The most interesting subject matter we are ever going to find is people – because they’re endlessly fascinating. Martin Parr
Without question, this was the strongest part of the whole course. New and experienced street photographers tend to practice the craft due to their interest in the human form. But with that comes plenty of hurdles to jump over. Magnum, in a very detailed way, has covered each point perfectly. From how to work unnoticed, looking for interesting subjects, to dealing with confrontation – no stone is left untouched.
What was beautiful about this lesson, was to hear why some of the greats practice street photography. To see their genuine love for the craft, even after doing it for so many years, was truly wonderful.
People often argue about how you should practice street photography. Alternative Approaches challenges the status quo. For example, the section opens up with images taken of the street – only without any people in them.
I’m trying to make pictures that look as close to reality as possible. Mark Power
This lesson will particularly appeal to those interested in using large format cameras. Mark Power takes us on his journey of using large format with a tripod – demonstrating the benefits of standing still and waiting for the shot.
It would have been nice to also get an alternative perspective from one of Magnum’s more emerging photographers. That said, this section provides plenty to think about.
Editing: Creating Order Out of Chaos
I would say my hit rate for pictures that I would consider great is proberbly, at best, one in 10,000 photographs – Peter Van Agtmeal
Let that sink in. Street photography isn’t easy – even for the most decorated of photographers. Expect to be told to throw away your average shots. And to learn how to select images more carefully – covering the important things to think about before deciding whether or not it’s a keeper.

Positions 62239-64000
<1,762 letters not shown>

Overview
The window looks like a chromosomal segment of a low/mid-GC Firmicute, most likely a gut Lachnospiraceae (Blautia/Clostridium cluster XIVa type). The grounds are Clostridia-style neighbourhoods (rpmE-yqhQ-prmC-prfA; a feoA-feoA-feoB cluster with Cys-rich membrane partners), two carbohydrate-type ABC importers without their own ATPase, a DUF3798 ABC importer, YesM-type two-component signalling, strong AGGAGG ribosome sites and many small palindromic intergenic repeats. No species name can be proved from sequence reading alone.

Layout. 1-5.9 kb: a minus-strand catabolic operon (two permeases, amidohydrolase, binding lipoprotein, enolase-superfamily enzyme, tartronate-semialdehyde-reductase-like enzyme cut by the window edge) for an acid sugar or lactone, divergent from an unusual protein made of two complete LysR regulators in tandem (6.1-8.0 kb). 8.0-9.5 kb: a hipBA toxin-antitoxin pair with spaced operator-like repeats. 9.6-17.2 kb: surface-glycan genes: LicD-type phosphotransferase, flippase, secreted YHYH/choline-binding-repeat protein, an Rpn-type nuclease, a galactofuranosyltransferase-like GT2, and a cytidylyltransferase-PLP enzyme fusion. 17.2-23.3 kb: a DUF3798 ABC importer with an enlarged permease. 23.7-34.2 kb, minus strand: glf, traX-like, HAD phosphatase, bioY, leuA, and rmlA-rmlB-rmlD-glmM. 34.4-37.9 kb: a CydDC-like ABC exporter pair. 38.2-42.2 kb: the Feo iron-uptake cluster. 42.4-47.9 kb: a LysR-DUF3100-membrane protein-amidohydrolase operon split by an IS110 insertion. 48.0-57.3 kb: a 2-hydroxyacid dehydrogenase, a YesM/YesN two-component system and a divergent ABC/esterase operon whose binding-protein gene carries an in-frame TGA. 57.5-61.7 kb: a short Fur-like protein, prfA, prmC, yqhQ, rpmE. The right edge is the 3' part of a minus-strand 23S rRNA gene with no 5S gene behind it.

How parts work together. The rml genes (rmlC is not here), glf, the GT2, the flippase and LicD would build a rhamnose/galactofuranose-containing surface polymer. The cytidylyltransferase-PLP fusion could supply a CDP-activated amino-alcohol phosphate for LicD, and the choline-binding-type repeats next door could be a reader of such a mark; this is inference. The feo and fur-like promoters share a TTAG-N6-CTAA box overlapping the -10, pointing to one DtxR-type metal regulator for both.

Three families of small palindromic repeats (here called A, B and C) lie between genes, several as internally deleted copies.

Although there is plenty of value to understanding the process of sequencing when looking at contact sheets, it would have been nice to see a step-by-step, present-day approach to editing a single digital image. Maybe Magnum believes that there is an authenticity to stick to in street photography – that being film and no editing software.
Presenting Your Work
The course finishes by focusing on the importance of loving your work. It teaches that you will never progress without a genuine love for the process of making photographs. Encouraging you to think about your own personal style, you’ll learn about the effectiveness of doing both sort and long-term photo projects.
Naturally, no Magnum course would be complete without a mention of the photobook. The student is given an insight into the work that goes into creating a photo book, the benefits of seeing your work in print and the concept of self-publishing.
It’s a strong way to conclude the course, giving you something to go away and think about in regards to developing your photographic voice.
Is this first online course from Magnum worth $99? Absolutely.
You’re getting in-depth knowledge and experience from the very creme of the crop – that’s priceless. The course is very much targeted to the newbie street photographer. So, if you’ve been studying the craft for a considerable amount of time, this might not be the course for you. That said, we are always learning, and there are certainly lessons everyone can take from the course.
The In Focus virtual photo works offer an inside look at different ways of working. It’s useful to understand the diverse mindsets and interests of the selected photographers – it’s up to you to learn which one you relate to the most.
We’re told that the course comes with workbooks too. This is important, as none of the video content offers anything in the form of practical challenges for the student. The course was definitely delivered with conviction – making it a worthwhile investment for any street photographer wanting to learn from the very best.
The course will be available from Tuesday 4th December. For full details, please visit the Magnum Photos website.